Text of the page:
Cricket player found guilty of match-fixing

Tuesday, April 4, 2023

Former Bizhub Lions cricket player, Jean Symes, has been found guilty of participating in match-fixing for the domestic Ram Slam T20 Cricket Challenge.

This comes after the Anti-Corruption officer at Cricket SA received information from a whistle-blower about alleged match-fixing planned for the 2015/2016 domestic Ram Slam T20 Cricket Challenge.

“The matter was brought to the attention of the Hawks Serious Corruption Investigation team based in Pretoria and an investigation was conducted. The investigation revealed that a former Protea cricket player, Gulam Bodi, was approached by bookmakers from India to identify and recruit cricket players to participate in the scheme.

"Bodi also approached Symes, who accepted a gratification to the equivalent of US $2 500 (or approximately R30 000) to participate in the scheme,” the Hawks said.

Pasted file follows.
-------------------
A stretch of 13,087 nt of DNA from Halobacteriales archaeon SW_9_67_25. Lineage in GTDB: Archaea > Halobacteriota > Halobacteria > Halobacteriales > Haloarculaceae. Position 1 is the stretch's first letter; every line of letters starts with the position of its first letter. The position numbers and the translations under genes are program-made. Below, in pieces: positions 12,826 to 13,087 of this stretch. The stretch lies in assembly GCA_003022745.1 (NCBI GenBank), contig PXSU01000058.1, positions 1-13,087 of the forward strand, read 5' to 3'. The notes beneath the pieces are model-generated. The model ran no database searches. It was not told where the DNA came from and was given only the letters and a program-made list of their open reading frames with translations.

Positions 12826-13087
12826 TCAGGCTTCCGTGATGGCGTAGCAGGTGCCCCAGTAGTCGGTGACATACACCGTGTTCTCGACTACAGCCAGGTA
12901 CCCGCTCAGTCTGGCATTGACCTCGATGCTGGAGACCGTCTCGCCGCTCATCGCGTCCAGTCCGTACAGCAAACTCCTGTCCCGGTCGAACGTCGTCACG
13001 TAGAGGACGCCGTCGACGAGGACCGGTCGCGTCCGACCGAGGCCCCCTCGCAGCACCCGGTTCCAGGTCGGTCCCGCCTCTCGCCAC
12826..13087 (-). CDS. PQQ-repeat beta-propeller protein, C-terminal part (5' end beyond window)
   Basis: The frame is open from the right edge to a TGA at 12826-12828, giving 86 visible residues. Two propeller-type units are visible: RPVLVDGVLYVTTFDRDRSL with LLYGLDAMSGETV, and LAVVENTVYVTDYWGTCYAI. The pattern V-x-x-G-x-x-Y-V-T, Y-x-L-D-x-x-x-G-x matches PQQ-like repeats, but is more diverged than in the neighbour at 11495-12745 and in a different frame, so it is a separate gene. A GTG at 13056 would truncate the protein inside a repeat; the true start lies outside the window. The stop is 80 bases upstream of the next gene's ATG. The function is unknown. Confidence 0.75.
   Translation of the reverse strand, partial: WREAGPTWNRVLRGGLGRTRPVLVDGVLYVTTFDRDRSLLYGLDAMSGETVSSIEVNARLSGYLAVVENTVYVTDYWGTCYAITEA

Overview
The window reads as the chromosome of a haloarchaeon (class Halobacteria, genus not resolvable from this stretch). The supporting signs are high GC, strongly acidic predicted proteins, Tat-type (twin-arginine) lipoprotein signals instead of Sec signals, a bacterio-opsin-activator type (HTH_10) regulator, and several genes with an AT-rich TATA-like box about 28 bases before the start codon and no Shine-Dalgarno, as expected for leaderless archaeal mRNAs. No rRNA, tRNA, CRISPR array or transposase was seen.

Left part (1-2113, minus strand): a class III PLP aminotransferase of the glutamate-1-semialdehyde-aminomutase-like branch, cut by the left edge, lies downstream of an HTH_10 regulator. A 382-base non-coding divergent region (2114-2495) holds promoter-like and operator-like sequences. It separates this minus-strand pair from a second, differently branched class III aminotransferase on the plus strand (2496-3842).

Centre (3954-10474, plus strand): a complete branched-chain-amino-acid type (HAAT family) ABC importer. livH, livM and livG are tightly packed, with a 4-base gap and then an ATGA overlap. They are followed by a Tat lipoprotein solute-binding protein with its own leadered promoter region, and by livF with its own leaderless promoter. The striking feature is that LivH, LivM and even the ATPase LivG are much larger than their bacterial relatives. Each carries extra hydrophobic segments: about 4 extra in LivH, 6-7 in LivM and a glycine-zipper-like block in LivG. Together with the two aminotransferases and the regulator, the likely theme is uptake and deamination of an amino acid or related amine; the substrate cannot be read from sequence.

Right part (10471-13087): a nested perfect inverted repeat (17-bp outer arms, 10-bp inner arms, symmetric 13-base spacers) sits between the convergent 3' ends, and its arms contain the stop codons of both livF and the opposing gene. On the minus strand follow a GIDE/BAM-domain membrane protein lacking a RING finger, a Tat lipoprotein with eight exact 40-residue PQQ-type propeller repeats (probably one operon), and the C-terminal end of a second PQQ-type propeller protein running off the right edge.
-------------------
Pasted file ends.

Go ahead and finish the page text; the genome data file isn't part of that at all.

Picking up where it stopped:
The thirty-seven-year old has been sentenced to four years imprisonment, wholly suspended for five years on condition that the accused is not convicted of committing a similar offence in terms of Prevention of Corrupt Activities Act (PRECCA) during the period of suspension.

Symes was sentenced in the Pretoria Specialised Commercial Crime Court last month, where he faced charges of corruption in terms of PRECCA.

Meanwhile, Pumelela Matshikwe (37) was sentenced for the same offence by the same court on 10 June 2022.

This was after he admitted to having received a total of R50 000 enticement to participate in match-fixing during the said tournament. He also received a five-year sentence.

The investigation, led by Cricket South Africa (CSA), implicated the cricketers for their role in the conspiracy. They were banned for a period of between seven and 20 years by the International Cricket Council (ICC).

“Bodi was the first to be convicted in this case to five years imprisonment in October 2019 after he admitted to charges of attempting to fix matches in the same series. Bodi acted as an intermediary for international betting syndicates, and approaching certain players with a view to engaging in fixing activities during the competition,” the Hawks said. –